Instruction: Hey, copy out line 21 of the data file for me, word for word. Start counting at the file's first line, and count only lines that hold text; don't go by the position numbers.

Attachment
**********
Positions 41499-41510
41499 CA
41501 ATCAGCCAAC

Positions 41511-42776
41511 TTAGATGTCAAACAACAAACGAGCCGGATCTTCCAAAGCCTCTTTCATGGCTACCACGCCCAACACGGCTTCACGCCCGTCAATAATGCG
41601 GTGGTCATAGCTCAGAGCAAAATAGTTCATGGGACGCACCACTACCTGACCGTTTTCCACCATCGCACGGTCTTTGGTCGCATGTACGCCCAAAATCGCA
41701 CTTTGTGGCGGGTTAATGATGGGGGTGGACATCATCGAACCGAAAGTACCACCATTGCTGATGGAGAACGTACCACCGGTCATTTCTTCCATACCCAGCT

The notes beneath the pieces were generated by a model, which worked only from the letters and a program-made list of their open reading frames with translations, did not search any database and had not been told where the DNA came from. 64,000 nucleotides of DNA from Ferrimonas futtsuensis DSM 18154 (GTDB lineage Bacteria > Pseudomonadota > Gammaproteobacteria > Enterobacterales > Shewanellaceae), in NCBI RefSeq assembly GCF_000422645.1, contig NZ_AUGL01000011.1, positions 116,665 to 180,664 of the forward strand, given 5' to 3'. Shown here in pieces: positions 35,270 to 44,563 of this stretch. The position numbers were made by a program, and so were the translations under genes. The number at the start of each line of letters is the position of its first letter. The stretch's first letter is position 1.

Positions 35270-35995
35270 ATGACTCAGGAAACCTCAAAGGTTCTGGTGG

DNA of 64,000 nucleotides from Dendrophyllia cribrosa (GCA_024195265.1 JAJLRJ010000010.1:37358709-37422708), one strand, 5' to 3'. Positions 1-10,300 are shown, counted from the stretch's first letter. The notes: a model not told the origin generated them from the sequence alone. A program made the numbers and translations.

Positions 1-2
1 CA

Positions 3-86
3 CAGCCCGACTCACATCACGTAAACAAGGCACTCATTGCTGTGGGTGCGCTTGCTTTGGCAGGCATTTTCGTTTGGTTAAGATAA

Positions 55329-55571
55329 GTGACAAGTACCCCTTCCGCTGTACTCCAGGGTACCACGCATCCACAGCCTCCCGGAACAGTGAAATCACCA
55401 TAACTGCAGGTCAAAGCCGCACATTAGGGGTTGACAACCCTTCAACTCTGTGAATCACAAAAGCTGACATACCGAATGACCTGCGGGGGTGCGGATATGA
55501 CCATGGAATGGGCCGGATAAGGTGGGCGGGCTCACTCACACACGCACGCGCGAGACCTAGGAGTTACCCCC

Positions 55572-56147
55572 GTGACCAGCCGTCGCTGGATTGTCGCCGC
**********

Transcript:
55572 GTGACCAGCCGTCGCTGGATTGTCGCCGC